PROFESSOR KRISHNAMURTI'S TALK WITH BHAGAVAN
Sometime in March 1948, I had an interesting conversation with Bhagavan. His health was then rapidly declining and his body had lost much weight.
N. R. Krishnamurti Iyer: It is clear that Bhagavan, out of his infinite mercy and grace, cures even the fatal diseases of his devotees. Does not Bhagavan’s body suffer on that account?
Bhagavan: (speaking in English) Yes and no.
N. R. Krishnamurti Iyer: Please, Bhagavan, explain in more detail.
Bhagavan: The mukta purusha [liberated being] does not need his body once he has realized the Self. However, so long as he stays alive, he has the power to drain off devotees’ illnesses into his own body. That is why his body suffers for the time being. That is what is meant by the answer ‘yes’.
If he retires into the solitude of a quiet corner and remains in kevala nirvikalpa samadhi, completely oblivious of the body-world complex, the disease received in the body gets dissipated. When he returns to his body consciousness the body is cured and restored to its original health. The duration of that samadhi should be in adequate proportion to the seriousness of the disease concerned.
Sri Sankara Bhagavatpada, who attained Self-realisation at a very young age with a very healthy and strong body, was engaged in ceaseless activity in the state of sahaja samadhi. Out of his infinite mercy he gave relief to hosts of suffering people who came to him with all sorts of serious diseases. He was continuously active, day and night, and never cared to recoup his health by retiring into the solitude of kevala nirvikalpa samadhi. As a result he gave up his body while he was in his early thirties.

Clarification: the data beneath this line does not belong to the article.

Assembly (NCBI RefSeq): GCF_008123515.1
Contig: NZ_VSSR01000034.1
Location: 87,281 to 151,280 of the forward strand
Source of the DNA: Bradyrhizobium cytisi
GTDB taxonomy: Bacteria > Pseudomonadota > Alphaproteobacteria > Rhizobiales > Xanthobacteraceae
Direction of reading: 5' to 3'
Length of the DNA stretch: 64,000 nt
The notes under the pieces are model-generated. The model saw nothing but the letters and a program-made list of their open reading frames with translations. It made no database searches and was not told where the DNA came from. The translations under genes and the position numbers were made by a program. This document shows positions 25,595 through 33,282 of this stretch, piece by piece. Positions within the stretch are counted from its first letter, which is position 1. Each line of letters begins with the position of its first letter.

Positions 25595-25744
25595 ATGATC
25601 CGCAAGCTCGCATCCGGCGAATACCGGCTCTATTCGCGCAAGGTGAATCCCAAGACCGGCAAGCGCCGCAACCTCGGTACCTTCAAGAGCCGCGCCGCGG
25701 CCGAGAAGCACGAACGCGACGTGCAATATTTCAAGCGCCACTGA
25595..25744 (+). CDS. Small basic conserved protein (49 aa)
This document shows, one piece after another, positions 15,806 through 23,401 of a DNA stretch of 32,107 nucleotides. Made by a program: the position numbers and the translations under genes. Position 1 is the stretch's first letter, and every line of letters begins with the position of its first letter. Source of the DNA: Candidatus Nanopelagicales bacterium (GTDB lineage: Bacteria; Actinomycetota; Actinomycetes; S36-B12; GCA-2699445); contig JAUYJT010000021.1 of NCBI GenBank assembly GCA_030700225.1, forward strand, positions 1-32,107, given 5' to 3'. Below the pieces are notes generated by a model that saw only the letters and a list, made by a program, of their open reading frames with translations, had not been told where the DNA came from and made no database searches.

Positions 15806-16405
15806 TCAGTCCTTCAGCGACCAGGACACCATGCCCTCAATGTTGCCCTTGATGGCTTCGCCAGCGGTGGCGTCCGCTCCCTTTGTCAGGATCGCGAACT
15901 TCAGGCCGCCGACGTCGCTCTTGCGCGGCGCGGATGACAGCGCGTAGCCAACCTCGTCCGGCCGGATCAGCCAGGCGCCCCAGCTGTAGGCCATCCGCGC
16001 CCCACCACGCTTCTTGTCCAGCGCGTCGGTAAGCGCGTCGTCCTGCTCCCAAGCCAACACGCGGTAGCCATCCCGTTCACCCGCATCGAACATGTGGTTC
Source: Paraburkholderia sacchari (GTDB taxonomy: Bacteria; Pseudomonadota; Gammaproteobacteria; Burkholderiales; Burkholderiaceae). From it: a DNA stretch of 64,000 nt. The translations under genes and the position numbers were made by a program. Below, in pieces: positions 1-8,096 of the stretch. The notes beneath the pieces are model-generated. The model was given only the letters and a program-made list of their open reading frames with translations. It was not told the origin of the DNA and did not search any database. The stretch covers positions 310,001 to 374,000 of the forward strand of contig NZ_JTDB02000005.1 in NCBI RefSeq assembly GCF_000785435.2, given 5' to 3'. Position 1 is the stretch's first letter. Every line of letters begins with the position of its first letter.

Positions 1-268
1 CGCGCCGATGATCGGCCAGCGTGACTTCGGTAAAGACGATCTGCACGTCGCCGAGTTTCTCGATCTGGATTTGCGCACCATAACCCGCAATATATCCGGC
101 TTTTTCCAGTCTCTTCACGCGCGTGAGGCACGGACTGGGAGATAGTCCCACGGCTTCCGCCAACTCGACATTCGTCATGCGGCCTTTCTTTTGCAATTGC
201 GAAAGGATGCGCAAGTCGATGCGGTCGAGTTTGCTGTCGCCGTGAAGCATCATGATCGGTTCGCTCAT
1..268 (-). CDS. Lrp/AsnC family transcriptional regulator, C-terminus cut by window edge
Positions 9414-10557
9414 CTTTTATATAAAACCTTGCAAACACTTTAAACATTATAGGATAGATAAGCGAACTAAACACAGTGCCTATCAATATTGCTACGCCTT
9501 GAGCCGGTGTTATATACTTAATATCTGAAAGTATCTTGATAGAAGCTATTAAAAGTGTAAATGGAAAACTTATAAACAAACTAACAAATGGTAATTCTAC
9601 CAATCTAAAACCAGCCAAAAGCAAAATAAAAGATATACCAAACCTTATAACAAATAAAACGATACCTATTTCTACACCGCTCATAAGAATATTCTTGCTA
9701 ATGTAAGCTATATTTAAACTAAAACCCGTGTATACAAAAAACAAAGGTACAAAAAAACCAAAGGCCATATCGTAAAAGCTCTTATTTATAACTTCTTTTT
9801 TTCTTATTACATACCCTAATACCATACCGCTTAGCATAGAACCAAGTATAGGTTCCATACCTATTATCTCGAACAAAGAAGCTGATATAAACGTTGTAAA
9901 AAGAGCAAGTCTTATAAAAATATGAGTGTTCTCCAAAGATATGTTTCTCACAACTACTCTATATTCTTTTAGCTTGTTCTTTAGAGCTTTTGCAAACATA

(The Power of the Presence, part one, pp. 172-3)
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In the period that Bhagavan lived in Skandashram he went into a deep samadhi almost every day, usually during the daily evening chanting of Aksharamanamalai. He would be so deeply immersed in this state, the devotees would find it difficult to rouse him for the evening meal. In Enadu Ninaivugal Kunju Swami has related how devotees would shake him and blow a conch in his ear to bring him back to normal. When Bhagavan moved down the hill to Sri Ramanasramam, the frequency of these samadhis decreased, and devotees who were in regular contact with him at the end of the 1920s have reported that such instances were down to about two a week. In the 1930s they occurred more rarely. In the last fifteen years of his life such samadhis are not reported, though there are frequent mentions of Bhagavan going into a state of deep absorption in the Self. At these times he would sit with open unblinking eyes, utterly immobile.
Up till the mid-1930s Bhagavan appeared to be in vigorous, robust health. In film footage taken in 1935, the earliest available, he looks his age (mid-fifties) and appears to be in a good physical state. In films taken at the end of his life his body looks crippled and feeble, and he appears to be a man who is well into his eighties, rather than a man approaching seventy.
In the light of what Bhagavan told Krishnamurti Iyer in this conversation, it is tempting to relate Bhagavan’s good physical condition prior to 1935 to the samadhis that he regularly went into. However, it should also be remembered that visitors and devotees came to him in far fewer numbers during this period. It is possible that his accelerated aging between 1935 and 1950 was due to the far greater numbers of people he had to deal with every day.
(comment by David Godman, same source)